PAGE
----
Another character that significantly added to my fondness towards this series was Kou. Like Futaba, I fell head over heels for him and hard. Not going to lie, some of it probably had to do with his physical appearance and the way Io Sakisaka illustrated him, because I do have a thing for fictional males in anime/manga with dark hair. Not to mention, I may also be biased because the Japanese voice actor that plays his role in the anime is Yuki Kaji (aka the guy that also voices Eren Jaeger in Attack on Titan). But, aside from those facts, I also liked Kou’s sensitivity and considerate disposition.
Despite the cruelty of his words there was something lonely in his expression.
Of the “indifferent and brooding” anime/manga guys, his personality is the most justified and understandable to me. After a loss in the family, Kou hasn’t been the same happy, shy boy as the one Futaba first meets. The new Kou is certainly cold but he’s not cruel. (Usually I find that’s normally not the case. Most are not boyfriend material, and can be pushy, dangerous, and/or abusive. Re: Takumi in Nana, Naoki in It Started With a Kiss, and Kyoya in Wolf Girl and Black Prince) Also, everything he does is plain adorable. :’)
“If you still love her, I can’t help that, but don’t meddle with her half-heartedly. If you can surpress your feelings, then leave it.”
Even though I really liked Kou and Futaba, my favorite character was actually Shuuko Murao. She’s one of the less complex characters, but I loved all the cameos she made-from her initial stoic demeanor due to her skepticism towards having fun and becoming attached to the people her age (which isn’t too far from the person I was when I started college) to her overall contribution towards the main couple’s romance and story-all the same. Shuuko also exhibits considerable growth by the end of the series. And her playing hard to get with Aya Kominato is hilarious and just as sweet as the Kou and Futaba’s relationship in its own way.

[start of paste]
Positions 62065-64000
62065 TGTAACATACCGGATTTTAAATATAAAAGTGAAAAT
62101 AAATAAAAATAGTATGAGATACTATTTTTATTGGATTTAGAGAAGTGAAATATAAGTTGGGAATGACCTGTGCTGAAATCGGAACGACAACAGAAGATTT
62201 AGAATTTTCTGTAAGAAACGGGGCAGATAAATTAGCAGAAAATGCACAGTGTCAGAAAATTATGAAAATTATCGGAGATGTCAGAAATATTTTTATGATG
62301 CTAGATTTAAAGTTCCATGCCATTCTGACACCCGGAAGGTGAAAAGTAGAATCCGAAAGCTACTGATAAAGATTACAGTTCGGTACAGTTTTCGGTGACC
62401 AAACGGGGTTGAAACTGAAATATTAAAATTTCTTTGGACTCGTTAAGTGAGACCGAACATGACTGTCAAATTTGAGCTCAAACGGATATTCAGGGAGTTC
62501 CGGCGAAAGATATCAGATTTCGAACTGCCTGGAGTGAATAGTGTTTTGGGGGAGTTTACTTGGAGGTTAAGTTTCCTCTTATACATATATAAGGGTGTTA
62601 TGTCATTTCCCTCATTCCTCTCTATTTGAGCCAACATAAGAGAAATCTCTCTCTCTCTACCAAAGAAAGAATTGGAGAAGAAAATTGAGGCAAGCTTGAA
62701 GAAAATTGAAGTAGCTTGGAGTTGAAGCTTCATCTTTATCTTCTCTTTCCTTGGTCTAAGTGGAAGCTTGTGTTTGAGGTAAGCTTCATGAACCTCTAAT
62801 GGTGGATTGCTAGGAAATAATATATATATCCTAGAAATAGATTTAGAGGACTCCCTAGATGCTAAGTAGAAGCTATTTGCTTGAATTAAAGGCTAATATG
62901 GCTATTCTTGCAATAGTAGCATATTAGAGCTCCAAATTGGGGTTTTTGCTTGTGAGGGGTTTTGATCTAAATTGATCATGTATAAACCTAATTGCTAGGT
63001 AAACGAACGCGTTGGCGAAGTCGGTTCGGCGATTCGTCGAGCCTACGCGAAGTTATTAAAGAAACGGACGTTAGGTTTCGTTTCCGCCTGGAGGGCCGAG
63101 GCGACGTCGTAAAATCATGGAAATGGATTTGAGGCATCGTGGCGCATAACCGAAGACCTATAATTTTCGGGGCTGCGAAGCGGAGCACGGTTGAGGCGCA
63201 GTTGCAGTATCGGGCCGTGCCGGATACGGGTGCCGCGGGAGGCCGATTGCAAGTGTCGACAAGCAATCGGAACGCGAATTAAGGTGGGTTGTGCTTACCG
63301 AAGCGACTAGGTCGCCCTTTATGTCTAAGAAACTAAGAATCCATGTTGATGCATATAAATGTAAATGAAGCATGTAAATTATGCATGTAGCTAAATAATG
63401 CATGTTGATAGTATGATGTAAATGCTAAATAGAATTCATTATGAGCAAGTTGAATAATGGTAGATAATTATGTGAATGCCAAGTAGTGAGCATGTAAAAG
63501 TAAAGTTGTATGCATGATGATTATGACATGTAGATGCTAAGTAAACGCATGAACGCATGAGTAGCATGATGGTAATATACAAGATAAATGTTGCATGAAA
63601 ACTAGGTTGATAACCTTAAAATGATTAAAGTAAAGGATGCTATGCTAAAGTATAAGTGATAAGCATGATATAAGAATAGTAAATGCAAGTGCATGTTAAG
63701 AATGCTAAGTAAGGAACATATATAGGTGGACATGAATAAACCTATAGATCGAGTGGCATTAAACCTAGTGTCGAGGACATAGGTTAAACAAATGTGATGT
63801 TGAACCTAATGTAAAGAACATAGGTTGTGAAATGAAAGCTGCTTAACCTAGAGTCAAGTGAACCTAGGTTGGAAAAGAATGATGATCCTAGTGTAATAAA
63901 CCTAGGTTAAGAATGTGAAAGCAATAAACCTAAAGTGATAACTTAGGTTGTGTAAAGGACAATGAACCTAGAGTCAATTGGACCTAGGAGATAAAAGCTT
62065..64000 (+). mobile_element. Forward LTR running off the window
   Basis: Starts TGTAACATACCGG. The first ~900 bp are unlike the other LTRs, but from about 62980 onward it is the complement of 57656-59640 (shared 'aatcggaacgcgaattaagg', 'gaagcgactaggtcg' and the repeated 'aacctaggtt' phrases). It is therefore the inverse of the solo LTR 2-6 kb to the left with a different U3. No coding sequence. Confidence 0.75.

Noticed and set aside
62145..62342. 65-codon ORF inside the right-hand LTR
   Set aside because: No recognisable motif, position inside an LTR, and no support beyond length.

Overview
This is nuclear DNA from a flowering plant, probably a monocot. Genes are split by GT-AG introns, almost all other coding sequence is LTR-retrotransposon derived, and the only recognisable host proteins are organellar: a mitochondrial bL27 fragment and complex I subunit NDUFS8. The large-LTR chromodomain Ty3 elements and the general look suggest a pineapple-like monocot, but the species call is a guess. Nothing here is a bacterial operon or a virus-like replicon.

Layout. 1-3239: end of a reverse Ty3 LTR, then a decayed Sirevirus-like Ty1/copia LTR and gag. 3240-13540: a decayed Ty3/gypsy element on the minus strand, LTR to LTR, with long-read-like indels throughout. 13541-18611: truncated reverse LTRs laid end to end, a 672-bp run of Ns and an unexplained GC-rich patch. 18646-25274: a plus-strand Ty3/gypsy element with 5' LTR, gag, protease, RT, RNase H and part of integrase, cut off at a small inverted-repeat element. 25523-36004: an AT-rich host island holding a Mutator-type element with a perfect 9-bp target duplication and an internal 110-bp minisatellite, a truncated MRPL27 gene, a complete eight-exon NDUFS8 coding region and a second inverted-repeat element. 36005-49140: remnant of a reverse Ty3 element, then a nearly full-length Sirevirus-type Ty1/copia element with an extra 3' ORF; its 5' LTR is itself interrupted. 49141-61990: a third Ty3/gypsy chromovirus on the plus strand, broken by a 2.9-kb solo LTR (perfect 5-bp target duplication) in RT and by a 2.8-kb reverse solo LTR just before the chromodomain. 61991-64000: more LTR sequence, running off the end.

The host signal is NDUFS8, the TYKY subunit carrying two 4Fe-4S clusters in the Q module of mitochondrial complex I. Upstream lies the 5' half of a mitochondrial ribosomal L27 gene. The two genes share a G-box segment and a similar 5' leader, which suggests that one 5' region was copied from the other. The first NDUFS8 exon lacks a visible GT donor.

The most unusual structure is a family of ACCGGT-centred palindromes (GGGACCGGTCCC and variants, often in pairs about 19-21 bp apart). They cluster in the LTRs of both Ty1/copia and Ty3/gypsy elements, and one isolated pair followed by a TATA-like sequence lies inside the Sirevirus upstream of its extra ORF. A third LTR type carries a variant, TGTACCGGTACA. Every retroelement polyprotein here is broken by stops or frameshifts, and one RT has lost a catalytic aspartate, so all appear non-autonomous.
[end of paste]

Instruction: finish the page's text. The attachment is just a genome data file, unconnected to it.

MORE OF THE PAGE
Speaking of Aya, no surprise, as a characteristic of most shoujos, this manga’s comedy didn’t disappoint and was marvelous. And I have to thank Aya for being the main perpetrator that caused all my laughter. Each volume never failed to include a lighthearted, funny scene.
And with the last character of the inner friends group, there’s Yuri Makita. I found her the least likable because, unlike Futaba, she is the typical shoujo girl. (Also, it didn’t help that I couldn’t stand how high pitched her voice actress sounded for the anime.) However what I did like was how she was introduced into the storyline. With Yuri, in a way, Blue Spring Ride briefly tackles slut shaming (or I guess cute shaming?). Yuri doesn’t dress provocatively but she’s bullied for the way she presents herself “cutely,” and is accused she’s trying to seek attention from guys because of it, which to me is equally as wrong as slutshaming if not similar.